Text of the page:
LISA, the painful RPG created by Dingaling Productions, is a side-scrolling, turn-based story set in a future where all women have mysteriously disappeared. You follow the story of Brad and his gang, trying to find Buddy; the last remaining girl. Early in the game Buddy runs away, and you must find her before hoards of roaming marauders and Mad Max-inspired raiders do.
Before I go deeper into this review, I would like to state that the contents of this game contain very mature themes. <Trigger> Warnings of Sexual Assault and potential violence toward minors.
The design of LISA is truly unique and amazing. While offering incredible storytelling, the game subverts classic RPG mechanics, making for a truly twisted experience. For instance, fellow teammates (and even portions of yourself) can be lost or traded away during in-game events. Sometimes this happens for “beneficial” reasons, but more often it’s because the game just wants to kick you a little harder while you’re already down.
One thing LISA creates very well is stress. I couldn’t play for more than an hour at a time; the story’s weight was too much to handle. I would have to take breaks and come back later, refreshed. If it wasn’t the story bringing me down, it was the game play. The two feed off each other; intertwined into a perfect mix of insanity, victory and hope.
While playing through LISA, I managed to skip a ton of content. Either because I just missed an area completely, or I was too stressed to continue in a particular direction. There are a million different items, party members, and power-ups to collect, and I managed to avoid most of them. However, that means that going back through the game would be a pretty different experience. Of course the majority of twists and turns wouldn’t have the same effect upon replay. Now that I think about it, maybe that wouldn’t be so bad. You could enjoy the game in a different way, without being punched in the stomach every ten seconds from the shear bleakness of everything.
The game’s mechanics are very difficult to get through. It’s one of the hardest turn-based RPGs I’ve ever played. Now I’ve always been notoriously bad at this kind of game, so LISA might be a lot easier for RPG veterans. The real difficulty of the game lies in its complex resource management system. Everything is currency; from your actual money, which takes the form of nudey-mags, to your very body parts. By the end I was out of everything useful. I literally couldn’t beat some of the last bosses because I lacked the resources. Playing through again, I would definitely do a better job in this department.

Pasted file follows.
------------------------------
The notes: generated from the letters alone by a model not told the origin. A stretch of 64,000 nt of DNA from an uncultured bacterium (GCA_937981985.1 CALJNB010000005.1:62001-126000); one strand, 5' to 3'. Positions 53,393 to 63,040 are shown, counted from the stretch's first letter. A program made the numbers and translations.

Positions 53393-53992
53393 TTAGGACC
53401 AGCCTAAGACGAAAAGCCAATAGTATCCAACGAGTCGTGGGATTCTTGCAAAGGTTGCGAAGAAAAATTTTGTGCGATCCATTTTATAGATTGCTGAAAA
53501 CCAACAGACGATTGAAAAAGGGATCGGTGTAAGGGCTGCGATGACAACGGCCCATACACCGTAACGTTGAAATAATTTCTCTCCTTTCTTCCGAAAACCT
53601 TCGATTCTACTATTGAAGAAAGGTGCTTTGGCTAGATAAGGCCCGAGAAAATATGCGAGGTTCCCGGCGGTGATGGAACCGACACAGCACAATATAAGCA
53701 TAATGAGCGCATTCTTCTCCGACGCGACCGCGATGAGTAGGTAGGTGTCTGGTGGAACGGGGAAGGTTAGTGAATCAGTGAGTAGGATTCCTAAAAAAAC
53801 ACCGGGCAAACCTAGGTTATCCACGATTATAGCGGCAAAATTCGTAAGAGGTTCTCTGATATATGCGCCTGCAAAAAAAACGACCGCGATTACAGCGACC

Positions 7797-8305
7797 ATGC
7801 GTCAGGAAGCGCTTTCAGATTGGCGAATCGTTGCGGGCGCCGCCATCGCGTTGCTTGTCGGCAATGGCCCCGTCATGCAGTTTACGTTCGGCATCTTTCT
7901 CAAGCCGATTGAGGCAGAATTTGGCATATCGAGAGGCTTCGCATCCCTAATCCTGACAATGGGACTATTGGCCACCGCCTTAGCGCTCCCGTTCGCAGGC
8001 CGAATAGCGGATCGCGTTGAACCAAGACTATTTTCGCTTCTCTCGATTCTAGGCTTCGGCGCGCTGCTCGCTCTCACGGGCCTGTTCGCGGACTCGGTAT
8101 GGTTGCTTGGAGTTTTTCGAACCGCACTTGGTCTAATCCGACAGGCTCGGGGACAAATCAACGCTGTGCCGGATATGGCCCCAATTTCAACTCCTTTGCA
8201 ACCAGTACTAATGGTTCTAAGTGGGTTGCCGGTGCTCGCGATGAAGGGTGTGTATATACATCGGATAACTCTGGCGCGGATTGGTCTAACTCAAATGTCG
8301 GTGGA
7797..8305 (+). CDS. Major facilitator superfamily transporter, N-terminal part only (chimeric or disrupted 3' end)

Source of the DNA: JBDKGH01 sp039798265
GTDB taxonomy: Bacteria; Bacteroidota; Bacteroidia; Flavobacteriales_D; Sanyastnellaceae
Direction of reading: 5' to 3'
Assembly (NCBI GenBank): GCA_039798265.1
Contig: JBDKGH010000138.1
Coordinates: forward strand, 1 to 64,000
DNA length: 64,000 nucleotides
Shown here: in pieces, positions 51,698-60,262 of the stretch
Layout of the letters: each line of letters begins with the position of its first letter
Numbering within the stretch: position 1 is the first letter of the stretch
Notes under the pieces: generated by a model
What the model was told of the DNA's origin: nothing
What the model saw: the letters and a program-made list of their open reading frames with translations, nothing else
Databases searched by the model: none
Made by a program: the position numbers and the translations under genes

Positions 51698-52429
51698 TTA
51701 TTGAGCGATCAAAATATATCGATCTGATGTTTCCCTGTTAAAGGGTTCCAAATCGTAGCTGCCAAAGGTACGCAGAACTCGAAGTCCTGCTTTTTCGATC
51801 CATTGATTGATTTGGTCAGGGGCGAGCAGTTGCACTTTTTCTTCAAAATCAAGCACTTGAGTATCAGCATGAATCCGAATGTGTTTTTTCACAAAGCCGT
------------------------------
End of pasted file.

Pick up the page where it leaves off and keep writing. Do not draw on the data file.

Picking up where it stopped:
Luckily, the music in this game is incredible. From dark, depressing scenes where you are begging for your life, to lighter moments just prior to the begging; there is a perfect piece to fit every occasion. I remember one particular song that’s still stuck in my head. It played whenever I came across a group of men doing something particularly Bro-ish, like pumping iron at the make-shift gym. It’s a soundtrack that accelerated the mood of the game; heightened or lowered your feelings to an extreme. It’s a soundtrack I would listen to on it’s own, and I do while working out…I can’t help it.
The music wasn’t the only thing about LISA that fit the mood. The visuals were also spot on. The 16-bit graphics were carefully selected to put the player in a certain mindset; to bring on feelings of nostalgia and retro-ness. The game then took those feelings and completely blindsided me with all the violence. It can get surprisingly gruesome for a style that doesn’t intrinsically lend itself to gore. The game also performs the interesting trick of keeping changes to the character models and scenery; permanently.
The controls of the game also subvert the classic model. In combat for instance, each character has their own abilities, fighting styles and overall setup. It takes a fair bit of time to learn how a character actually works. The main character, Brad has a default set of enabled abilities. But you can choose to disable one ore more, affording more power to those you leave enabled. It makes combat interesting and inventive.
At it’s core, LISA is such a unique experience; one that I really haven’t seen before in video games. It’s difficult. It’s unfair. But it’s so unapologetic and unwavering in it’s delivery and purpose that I can’t help but respect the shit out of it. It’s honestly a game that’s hard to describe. When I talk about it, it seems like I’m saying mostly negative things. This game is so steeped in negativity, that in the depths of stress and hopelessness there is a solace; if that makes sense. Plus, the comical moments are such a joy that they almost provide relief from those feelings.
This is not a game for everyone. Hell, it might not be a game for anyone. But LISA is aware, and she doesn’t care. It’s for those who want to experience something truly painful. It’s not what I would call “fun”, rather it’s an experience that I am better for. If you are the type of person who uses games to escape, you may want to stay clear of LISA‘s outstretched arms. This game is especially not for people who are easily offended, or for those who have trouble processing dark themes.
As stated at the beginning of this review, this game has huge trigger warnings. I found it to be an incredible experience, and if you think you can handle it, do it. But player, beware. LISA will take you places from whence you may return…changed.
Disclaimer: We received this game because we wanted to review it, and as such all views in this article our are own. No money has been exchanged for this review.